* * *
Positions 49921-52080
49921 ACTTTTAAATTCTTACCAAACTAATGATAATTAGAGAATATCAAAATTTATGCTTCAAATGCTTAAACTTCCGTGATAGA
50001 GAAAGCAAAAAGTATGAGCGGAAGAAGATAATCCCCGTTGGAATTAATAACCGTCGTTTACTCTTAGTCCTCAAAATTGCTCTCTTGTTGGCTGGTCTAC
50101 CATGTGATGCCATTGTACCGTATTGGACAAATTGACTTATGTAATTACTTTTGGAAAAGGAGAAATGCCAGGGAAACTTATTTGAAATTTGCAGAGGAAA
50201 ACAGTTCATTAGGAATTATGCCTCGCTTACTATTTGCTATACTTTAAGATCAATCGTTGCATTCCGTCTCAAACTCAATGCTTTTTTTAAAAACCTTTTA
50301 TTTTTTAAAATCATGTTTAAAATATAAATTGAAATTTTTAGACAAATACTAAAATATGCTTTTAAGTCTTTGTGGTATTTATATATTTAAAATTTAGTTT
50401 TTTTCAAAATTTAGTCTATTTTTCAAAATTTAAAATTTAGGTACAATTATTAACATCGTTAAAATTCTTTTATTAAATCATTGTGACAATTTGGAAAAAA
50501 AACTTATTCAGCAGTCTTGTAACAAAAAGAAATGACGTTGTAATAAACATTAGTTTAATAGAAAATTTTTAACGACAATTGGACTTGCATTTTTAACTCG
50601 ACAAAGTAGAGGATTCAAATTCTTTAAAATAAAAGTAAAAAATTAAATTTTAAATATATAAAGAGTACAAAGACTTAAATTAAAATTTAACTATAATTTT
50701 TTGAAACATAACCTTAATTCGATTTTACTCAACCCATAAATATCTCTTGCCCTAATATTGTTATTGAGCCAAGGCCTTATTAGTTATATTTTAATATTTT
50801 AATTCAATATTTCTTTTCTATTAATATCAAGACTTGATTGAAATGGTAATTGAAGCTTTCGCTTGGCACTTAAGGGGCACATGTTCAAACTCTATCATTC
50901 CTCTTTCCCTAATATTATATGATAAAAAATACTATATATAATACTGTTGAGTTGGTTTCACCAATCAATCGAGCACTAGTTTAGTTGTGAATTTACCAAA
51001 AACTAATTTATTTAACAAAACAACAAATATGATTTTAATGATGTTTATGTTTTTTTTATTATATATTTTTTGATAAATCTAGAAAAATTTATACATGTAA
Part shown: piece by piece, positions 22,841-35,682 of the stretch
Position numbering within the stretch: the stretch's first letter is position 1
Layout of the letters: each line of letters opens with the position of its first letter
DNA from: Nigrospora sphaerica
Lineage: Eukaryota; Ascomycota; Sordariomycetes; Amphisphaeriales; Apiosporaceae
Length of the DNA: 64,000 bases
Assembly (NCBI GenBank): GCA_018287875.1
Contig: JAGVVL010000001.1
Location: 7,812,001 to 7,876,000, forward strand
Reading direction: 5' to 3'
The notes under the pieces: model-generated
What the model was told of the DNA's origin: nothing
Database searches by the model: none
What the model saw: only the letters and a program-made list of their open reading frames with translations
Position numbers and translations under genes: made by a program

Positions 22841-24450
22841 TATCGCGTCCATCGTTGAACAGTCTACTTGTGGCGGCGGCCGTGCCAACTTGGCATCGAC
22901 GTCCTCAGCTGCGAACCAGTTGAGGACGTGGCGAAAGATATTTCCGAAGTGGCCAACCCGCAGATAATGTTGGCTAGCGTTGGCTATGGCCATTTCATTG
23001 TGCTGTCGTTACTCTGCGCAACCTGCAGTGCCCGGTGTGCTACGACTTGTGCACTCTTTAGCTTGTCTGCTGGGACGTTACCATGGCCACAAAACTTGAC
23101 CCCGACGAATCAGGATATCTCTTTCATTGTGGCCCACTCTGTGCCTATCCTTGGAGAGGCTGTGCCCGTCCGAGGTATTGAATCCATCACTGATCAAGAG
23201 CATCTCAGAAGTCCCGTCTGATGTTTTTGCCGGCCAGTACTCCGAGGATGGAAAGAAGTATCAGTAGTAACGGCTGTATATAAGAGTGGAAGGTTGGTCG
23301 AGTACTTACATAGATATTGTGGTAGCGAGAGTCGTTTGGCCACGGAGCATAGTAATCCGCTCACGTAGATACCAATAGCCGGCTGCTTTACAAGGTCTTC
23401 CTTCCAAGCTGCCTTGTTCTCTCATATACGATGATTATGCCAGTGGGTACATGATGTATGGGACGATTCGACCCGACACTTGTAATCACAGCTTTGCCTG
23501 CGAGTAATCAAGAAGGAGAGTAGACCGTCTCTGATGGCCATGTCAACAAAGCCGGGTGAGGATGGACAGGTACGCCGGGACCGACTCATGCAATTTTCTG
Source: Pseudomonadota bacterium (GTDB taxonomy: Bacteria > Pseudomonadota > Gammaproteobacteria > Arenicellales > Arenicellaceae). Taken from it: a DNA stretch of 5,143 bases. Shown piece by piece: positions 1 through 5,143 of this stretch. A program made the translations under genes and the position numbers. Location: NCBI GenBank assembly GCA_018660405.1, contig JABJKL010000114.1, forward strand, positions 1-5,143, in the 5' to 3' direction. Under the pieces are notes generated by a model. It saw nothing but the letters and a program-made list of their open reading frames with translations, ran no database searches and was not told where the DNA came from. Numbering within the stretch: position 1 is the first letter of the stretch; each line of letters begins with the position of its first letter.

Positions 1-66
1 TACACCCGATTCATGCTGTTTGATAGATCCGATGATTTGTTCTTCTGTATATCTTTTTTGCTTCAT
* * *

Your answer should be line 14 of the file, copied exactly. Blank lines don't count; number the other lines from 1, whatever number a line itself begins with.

Part shown: piece by piece, positions 22,841-35,682 of the stretch